A third example of rule-based behaviour comes from the world of improvisation. A few years ago, I went on a clowning course with Penny Tompkins. Not the squirty-flower, custard pie and giant boots brand of clowning, but a personal-development-meets-dressing-up kind of clowning. The course was called The Courage to Be and during a week of fun and laughter, we learned some valuable life lessons. One of these was the idea of ‘receiving’. Our clown teacher, Vivian Gladwell, told us that we should receive and accept every idea and examine it, before deciding what to do with it. We could still reject it if we wanted to, but at least we will have given it a fair hearing. That sounds all very well, but how? Vivian gave us a 2-word answer: “Yes, and…” These two words, when applied to any offer that comes your way - on stage in clown school or in life - can make a real difference to a conversation, a project, your life.

In his book, Impro: Improvisation and the Theatre, Keith Johnson shows how a sketch can fizzle out when an actor ‘blocks’ an offer:

  1. A: Augh!
  2. B: What’s the matter?
  3. A: I’ve got my trousers on back to front.
  4. B: I’ll take them off.
  5. A: No!

And then he shows how a scene can build when they accept one another’s offers:

A: Augh!
B: Whatever is it, man?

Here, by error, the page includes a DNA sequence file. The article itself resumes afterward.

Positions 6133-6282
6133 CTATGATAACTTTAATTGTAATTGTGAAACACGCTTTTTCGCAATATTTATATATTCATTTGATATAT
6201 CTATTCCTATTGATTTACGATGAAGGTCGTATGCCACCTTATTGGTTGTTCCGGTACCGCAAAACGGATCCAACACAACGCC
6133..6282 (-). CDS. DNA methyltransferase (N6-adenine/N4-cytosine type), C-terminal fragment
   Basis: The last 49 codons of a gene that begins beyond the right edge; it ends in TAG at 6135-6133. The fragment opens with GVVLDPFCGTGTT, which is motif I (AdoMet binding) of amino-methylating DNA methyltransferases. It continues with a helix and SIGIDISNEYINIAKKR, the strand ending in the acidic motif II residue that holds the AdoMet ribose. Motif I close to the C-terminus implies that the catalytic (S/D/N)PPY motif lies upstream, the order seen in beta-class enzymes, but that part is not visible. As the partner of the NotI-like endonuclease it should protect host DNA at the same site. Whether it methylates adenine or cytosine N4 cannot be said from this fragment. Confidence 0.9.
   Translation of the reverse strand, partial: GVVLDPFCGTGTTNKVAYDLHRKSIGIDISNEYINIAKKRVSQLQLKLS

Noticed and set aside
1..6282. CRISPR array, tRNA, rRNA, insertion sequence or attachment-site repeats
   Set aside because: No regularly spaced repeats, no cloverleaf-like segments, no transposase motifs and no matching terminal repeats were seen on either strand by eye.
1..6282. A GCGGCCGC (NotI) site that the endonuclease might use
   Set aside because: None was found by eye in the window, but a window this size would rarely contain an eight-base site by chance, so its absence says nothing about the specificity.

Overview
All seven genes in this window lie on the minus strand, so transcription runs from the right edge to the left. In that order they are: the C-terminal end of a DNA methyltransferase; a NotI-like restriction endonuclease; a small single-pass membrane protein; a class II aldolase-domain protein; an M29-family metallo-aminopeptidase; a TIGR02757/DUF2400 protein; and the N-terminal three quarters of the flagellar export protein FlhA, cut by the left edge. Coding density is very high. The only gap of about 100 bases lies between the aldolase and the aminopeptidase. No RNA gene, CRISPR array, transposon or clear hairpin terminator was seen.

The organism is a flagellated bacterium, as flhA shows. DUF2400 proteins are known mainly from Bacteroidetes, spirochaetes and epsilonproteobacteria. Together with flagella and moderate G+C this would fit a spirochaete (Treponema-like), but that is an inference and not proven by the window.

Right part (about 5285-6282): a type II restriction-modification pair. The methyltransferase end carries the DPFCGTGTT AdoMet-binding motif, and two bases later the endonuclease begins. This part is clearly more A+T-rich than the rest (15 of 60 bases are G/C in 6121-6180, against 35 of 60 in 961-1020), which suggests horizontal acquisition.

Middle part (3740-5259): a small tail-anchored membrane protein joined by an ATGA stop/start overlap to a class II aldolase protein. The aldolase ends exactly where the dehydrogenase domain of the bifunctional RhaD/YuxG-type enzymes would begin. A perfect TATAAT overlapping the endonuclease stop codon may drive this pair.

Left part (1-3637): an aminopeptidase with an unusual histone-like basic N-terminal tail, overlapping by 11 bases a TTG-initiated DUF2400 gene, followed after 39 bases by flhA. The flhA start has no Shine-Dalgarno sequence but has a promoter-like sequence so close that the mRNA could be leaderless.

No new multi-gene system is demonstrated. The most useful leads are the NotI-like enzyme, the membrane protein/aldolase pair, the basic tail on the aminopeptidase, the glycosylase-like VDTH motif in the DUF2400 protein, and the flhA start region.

A: It’s my leg, Doctor.
B: That looks nasty. I shall have to amputate.
A: It’s the one you amputated last time, Doctor.
(This is not a block because he’s accepted the amputation.)
B: You mean you’ve got a pain in your wooden leg?
A: Yes, Doctor.
B: You know what this means?
A: Not woodworm, Doctor?
B: Yes. We’ll have to remove it before it spreads to the rest of you.
(A’s chair collapses)
B: My God! It’s spreading to the furniture! (And so on.)

What a difference when possibilities are opened up instead of closed down!

If you know anything about Clean Language, then you probably know where all this is leading… because of course, Clean Language, along with its successors, Clean Space and Emergent Knowledge, is also based on simple rules: use only the other person’s words, and only ask questions that are clean. In one way, that is all there is to it. And if you’ve ever had an opportunity to ask - or answer - Clean Language questions, then you will know that it creates a different and unusual kind of experience, and how new ideas and insights start to occur, generally followed swiftly by new behaviours. We are so not used to hearing our own words and reflecting on what we really mean that these two simple rules can have a profound effect on our thinking, and our behaviour.